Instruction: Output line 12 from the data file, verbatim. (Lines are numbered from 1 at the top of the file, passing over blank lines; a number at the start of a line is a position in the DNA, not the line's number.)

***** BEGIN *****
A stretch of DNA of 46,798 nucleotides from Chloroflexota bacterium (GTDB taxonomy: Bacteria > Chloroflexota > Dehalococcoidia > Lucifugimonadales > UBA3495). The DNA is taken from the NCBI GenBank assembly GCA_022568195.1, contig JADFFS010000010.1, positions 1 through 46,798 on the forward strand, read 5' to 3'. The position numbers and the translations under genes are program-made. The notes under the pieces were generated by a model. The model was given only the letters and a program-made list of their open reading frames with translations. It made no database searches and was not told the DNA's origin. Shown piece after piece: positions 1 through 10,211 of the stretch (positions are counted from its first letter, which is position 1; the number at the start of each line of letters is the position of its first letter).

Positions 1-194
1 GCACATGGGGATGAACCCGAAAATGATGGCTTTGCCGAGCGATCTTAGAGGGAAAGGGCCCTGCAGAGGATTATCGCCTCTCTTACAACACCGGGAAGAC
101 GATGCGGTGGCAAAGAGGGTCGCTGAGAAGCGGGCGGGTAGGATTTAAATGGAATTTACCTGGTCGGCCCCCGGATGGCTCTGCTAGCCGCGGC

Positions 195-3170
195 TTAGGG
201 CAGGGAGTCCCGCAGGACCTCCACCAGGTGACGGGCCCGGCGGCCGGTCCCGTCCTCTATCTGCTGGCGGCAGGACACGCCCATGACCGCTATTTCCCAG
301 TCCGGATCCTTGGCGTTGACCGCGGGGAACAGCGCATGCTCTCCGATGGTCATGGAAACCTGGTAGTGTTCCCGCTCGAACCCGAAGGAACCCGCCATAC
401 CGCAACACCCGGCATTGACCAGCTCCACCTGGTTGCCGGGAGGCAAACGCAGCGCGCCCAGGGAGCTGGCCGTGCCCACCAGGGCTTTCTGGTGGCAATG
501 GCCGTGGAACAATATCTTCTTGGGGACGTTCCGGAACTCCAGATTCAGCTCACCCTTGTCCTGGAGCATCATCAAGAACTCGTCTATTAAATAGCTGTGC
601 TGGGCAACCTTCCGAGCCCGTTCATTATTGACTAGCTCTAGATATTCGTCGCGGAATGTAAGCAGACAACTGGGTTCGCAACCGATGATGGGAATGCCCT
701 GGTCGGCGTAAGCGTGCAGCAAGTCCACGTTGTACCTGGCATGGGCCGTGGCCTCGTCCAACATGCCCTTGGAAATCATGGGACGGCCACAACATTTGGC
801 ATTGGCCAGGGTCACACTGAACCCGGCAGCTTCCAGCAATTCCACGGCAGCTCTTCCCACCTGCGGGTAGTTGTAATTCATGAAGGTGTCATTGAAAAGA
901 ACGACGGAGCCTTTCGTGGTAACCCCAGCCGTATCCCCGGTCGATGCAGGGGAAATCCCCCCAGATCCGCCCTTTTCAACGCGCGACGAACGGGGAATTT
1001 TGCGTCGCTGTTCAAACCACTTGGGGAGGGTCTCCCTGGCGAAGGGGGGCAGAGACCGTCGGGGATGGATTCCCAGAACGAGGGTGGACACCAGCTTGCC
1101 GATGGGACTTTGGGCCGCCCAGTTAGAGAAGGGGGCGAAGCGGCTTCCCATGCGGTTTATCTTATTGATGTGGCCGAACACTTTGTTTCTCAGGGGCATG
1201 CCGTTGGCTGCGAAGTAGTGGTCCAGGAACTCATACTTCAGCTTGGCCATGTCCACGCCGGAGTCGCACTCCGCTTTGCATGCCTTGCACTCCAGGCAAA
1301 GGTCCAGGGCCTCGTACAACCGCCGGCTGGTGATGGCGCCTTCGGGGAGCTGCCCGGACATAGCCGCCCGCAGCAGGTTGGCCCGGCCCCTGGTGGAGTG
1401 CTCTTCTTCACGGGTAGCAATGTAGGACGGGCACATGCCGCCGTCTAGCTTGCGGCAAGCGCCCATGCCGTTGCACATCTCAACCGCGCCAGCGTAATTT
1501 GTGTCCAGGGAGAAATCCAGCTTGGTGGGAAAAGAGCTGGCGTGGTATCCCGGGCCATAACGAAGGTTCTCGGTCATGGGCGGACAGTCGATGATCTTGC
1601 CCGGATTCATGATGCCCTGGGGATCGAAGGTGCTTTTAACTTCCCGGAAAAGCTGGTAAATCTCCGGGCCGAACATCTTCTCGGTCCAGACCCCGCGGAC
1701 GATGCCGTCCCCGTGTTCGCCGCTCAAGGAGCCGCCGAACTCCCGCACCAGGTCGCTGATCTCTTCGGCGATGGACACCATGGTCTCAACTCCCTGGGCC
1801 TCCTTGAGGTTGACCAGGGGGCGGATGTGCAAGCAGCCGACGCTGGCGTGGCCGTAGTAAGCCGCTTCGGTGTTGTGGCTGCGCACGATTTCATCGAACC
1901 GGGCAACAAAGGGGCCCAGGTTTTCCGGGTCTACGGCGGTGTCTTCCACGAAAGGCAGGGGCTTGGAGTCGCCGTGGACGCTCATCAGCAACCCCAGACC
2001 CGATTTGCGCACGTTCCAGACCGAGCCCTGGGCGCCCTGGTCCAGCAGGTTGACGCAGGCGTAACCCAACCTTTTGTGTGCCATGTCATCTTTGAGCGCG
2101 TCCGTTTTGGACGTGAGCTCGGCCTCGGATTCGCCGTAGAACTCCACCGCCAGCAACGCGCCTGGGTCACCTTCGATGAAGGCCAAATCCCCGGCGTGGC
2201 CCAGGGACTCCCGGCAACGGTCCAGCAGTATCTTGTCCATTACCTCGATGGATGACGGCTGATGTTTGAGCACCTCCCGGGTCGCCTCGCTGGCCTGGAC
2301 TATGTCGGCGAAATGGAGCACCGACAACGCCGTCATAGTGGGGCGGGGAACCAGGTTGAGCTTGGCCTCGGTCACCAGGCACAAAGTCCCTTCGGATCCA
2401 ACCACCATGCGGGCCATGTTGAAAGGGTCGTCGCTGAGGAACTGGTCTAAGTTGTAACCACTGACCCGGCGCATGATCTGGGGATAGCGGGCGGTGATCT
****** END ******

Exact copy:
701 GGTCGGCGTAAGCGTGCAGCAAGTCCACGTTGTACCTGGCATGGGCCGTGGCCTCGTCCAACATGCCCTTGGAAATCATGGGACGGCCACAACATTTGGC